Generic Name: diltiazem
Brand Names: Cardiazem, Cardiazem CD, Cartia XT, Dilacor XR, Tiazac, Dilt-CD, Dilt-XR, Diltia XT

Diltiazem, a calcium channel blocker, is commonly used in human and veterinary medicine to treat many disease states including various cardiac diseases and renal complications. Despite its use in animals, accidental overdose of diltiazem can be dangerous for pets.

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Please note that other calcium channel blockers (such as amlodipine, verapamil, nefedipine, and felodipine) carry similar toxicity risks.

Signs and symptoms of toxicity: Signs of toxicity include vomiting, decreased heart rate, low blood pressure, altered mental status, diarrhea and weakness.

Toxic consumption:
In dogs, doses of 50 mg/kg may cause intoxication. There is no established toxic threshold for cats. All incidents of accidental exposure should be reported immediately.

Dogs: Diltiazem Toxic Consumption
X-Small
Yorkie, Chihuahua
Small
Pug, Boston Terrier, Poodle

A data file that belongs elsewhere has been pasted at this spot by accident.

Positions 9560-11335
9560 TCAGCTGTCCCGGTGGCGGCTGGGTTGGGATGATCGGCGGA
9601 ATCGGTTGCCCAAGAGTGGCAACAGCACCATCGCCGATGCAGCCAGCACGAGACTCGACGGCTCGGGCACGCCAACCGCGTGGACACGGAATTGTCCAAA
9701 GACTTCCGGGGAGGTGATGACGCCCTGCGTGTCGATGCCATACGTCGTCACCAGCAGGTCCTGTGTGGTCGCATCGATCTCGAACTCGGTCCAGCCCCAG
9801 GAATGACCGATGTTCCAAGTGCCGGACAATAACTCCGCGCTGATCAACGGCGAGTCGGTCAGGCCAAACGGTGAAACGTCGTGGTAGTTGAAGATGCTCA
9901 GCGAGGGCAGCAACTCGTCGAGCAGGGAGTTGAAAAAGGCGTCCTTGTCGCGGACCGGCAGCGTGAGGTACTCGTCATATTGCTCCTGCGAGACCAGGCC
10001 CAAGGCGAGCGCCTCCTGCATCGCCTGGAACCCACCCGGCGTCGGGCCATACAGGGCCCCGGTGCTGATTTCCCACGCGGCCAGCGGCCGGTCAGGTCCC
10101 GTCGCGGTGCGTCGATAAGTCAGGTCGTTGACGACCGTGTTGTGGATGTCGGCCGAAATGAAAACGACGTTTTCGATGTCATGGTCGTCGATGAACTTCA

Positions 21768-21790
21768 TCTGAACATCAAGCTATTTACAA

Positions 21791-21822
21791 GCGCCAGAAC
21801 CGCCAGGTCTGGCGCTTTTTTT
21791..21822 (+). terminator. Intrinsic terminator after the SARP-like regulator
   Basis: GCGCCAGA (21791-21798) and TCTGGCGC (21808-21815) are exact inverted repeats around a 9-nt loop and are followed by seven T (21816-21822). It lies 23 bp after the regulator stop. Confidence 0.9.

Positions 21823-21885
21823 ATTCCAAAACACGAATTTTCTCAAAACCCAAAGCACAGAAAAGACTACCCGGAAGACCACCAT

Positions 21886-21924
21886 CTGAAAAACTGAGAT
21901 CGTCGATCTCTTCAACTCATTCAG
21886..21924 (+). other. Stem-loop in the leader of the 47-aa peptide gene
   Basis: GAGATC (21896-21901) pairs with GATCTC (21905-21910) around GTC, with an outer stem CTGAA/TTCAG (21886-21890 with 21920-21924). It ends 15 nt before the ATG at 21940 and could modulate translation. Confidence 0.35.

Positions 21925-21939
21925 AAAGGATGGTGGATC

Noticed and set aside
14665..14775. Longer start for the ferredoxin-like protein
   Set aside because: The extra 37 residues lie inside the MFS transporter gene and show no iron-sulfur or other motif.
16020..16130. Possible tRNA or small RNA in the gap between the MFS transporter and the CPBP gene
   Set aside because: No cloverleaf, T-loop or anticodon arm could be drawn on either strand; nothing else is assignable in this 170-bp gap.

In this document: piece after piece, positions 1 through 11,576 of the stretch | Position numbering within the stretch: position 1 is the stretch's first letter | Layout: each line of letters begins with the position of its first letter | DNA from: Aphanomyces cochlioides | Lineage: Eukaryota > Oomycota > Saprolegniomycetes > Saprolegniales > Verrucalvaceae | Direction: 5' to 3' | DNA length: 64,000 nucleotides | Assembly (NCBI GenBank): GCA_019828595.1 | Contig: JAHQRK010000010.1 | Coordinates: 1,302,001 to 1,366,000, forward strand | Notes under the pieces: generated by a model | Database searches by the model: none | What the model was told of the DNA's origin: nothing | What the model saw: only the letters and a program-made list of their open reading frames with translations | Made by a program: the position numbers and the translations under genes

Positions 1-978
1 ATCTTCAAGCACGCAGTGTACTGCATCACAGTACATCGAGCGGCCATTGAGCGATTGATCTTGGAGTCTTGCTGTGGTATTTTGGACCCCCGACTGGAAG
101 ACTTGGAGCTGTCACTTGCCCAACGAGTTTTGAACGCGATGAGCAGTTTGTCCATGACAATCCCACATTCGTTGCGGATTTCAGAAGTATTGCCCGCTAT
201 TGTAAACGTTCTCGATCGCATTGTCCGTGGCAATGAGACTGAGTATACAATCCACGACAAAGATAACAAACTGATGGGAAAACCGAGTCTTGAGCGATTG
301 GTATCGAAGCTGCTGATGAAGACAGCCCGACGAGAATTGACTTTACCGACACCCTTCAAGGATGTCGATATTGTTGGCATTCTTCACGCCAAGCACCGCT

Medium
Beagle, Scottish Terrier
Large
Boxer, Cocker Spaniel
X-Large
Labrador & Golden Retrievers, German Shepherd
XX-Large
Great Dane, St. Bernard
1 – 10 lbs.
(0.45 – 4.6 kg)
11 – 25 lbs.
(5 – 11.4 kg)
26 – 40 lbs.
(11.8 – 18.2 kg)
41 – 70 lbs.
(18.6 – 31.8 kg)
71 – 90 lbs.
(32.3 – 40.9 kg)
91 – 110 lbs.
(41.4 – 50 kg)
dog1 dog2 dog3 dog4 dog7 dog6
> 22 mg > 249 mg > 589 mg > 929 mg > 1614 mg > 2069 mg

 

References:
– Costello M, Syring RS. Calcium channel blocker toxicity. J Vet Emerg Crit Care 2008; 18:54-60.
– Osweiler, G, et al. (2011). Blackwell’s five-minute veterinary consult clinical companion. Small Animal Toxicology. [Kindle version]. Retrieved from Amazon.com